Bars and restaurants on Broadway were ordered to close their doors last week.

Coronavirus and the day the music died in Nashville

Updated 3:44 PM ET, Sun March 22, 2020

(CNN)Nashvillians still remember how that music used to make them smile.

On a normal day, music bursts from the doors of Lower Broadway's honky tonks, sending a cacophony of country tunes into streets packed with revelers hopping bar to bar.
The last week, however, has been haunting as the world-famous entertainment district was transformed to a ghost town when the city ordered bars shut down amid the coronavirus pandemic.
It's a reality across the country, but in Nashville, it was the second shot in a double barrel of disaster.
The closures came about two weeks after a deadly tornado ripped through parts of the city, canceling shows and destroying venues. Many musicians, along with the service industry, had just started to claw back, only to see their lifelines snipped again.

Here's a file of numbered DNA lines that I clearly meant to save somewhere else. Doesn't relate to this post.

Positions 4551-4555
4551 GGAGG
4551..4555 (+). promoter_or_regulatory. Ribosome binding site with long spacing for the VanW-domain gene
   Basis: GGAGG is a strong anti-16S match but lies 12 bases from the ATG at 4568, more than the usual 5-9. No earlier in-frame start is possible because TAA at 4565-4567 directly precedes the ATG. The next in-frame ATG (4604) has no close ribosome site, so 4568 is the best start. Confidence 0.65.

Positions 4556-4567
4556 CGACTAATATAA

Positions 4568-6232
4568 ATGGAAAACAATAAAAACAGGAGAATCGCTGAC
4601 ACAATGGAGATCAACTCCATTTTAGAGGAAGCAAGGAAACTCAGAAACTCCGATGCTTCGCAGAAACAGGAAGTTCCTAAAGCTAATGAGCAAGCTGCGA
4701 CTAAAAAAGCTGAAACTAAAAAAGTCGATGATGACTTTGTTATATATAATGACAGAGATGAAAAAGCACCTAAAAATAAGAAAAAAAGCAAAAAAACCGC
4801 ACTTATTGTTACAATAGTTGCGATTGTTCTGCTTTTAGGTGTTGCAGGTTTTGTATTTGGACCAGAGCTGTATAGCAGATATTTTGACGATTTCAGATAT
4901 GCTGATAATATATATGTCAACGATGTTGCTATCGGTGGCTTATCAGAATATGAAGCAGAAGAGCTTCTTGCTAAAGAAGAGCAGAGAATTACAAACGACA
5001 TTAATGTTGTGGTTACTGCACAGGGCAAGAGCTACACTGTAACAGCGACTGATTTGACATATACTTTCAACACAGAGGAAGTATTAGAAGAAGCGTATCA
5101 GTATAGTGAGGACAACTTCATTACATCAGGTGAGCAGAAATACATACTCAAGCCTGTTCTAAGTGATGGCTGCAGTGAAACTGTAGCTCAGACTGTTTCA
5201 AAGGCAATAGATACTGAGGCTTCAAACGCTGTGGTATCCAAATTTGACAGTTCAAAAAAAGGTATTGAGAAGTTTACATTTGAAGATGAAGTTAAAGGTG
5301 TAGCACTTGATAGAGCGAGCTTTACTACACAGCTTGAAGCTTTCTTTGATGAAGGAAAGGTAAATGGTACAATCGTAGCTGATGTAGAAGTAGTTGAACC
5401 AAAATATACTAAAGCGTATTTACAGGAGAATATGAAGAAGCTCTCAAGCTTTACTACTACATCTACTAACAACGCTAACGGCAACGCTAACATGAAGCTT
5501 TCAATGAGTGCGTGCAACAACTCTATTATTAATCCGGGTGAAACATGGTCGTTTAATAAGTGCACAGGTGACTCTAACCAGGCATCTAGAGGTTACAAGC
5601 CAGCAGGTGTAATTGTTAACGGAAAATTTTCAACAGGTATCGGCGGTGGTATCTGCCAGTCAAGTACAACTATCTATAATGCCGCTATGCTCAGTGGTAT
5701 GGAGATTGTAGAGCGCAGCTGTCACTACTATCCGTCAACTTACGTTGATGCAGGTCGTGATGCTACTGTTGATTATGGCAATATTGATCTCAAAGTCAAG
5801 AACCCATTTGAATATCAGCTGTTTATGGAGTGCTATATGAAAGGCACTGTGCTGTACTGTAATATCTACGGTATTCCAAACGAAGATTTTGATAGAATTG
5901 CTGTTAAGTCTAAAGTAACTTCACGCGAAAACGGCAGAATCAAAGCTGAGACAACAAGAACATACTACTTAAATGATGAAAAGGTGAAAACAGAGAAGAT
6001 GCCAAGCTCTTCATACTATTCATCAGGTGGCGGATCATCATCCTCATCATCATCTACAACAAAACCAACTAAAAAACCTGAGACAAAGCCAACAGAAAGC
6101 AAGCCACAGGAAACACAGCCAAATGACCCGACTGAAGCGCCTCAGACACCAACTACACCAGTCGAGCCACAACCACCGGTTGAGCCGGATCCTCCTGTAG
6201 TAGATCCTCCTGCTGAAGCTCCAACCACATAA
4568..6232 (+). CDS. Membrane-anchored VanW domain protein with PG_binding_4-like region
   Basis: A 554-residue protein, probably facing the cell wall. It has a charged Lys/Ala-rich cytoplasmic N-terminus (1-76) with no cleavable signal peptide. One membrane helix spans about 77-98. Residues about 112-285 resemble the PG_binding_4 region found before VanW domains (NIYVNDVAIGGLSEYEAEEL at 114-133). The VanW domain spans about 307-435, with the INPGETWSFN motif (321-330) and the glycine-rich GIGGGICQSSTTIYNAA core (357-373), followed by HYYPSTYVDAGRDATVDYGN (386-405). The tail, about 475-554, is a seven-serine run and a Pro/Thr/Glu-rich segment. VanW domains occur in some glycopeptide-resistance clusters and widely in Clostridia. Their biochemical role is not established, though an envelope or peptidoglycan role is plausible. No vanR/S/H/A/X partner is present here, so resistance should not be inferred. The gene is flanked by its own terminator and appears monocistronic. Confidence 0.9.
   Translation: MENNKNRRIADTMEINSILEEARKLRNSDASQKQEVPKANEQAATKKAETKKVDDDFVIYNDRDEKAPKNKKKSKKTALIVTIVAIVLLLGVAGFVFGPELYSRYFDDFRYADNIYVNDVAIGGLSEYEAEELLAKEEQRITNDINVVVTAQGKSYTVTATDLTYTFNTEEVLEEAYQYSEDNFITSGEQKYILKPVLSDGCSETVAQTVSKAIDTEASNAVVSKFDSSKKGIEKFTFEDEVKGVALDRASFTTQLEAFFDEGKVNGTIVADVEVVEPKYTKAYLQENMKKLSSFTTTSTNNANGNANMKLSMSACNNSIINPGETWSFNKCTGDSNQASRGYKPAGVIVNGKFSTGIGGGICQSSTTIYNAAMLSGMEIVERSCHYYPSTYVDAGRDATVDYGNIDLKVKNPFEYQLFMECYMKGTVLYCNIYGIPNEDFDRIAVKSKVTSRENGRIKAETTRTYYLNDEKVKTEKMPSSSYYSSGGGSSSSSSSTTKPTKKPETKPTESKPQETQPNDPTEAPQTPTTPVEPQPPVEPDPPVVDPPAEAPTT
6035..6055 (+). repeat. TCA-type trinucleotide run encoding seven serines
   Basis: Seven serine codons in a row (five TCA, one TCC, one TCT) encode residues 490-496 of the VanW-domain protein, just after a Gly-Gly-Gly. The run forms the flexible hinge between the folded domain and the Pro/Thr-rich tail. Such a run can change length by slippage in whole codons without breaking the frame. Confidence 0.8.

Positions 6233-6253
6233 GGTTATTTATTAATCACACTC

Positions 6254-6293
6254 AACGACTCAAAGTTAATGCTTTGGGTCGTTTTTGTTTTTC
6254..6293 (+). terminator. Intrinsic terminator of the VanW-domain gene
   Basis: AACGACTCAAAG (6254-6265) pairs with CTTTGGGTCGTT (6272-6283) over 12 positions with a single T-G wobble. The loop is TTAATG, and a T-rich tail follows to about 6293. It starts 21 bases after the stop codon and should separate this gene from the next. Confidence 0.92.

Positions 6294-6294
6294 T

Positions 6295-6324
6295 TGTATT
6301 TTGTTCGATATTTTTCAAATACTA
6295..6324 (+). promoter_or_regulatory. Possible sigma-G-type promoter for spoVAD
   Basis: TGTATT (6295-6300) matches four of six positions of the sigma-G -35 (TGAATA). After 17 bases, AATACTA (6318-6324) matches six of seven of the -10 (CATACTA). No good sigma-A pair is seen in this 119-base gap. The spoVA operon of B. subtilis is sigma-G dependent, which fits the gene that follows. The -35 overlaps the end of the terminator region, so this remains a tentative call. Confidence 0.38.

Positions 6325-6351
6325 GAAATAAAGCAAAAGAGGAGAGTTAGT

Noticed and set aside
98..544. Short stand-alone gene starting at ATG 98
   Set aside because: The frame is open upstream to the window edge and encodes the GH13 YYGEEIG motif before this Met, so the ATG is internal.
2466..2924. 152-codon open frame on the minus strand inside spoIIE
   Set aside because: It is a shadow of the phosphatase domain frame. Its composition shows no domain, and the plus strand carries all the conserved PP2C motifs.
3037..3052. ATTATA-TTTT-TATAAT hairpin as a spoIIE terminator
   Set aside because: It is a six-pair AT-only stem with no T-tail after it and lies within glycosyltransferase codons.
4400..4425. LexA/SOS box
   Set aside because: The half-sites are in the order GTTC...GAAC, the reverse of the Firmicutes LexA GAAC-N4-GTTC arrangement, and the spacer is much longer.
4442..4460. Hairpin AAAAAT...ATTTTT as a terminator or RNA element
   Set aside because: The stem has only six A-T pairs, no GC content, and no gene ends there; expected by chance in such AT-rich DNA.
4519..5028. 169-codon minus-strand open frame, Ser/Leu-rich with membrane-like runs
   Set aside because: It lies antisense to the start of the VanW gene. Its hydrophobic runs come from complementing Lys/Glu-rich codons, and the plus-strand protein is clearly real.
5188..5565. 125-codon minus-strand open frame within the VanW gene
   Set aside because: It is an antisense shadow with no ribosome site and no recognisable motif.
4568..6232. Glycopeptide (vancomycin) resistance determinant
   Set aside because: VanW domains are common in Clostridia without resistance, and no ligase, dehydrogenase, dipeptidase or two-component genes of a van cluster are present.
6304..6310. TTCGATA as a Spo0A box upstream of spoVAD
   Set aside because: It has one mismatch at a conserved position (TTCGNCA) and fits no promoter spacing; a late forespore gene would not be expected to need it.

Carolyn Lethgo stands outside AJ's Good Time Bar, owned by singer Alan Jackson.
Downtown's silent, barren streets give bartender Carolyn Lethgo an "eerie feeling," said the lifelong resident who has been working in the service industry since she was 15. JesseLee Jones, frontman for Brazilbilly and the owner of Robert's Western World, hasn't seen anything like it in 26 years, he said.
"I have never, ever imagined that such a thing would be possible. It's like something on TV," Jones said.
Hard times have brought Nashville together in the past. Just as residents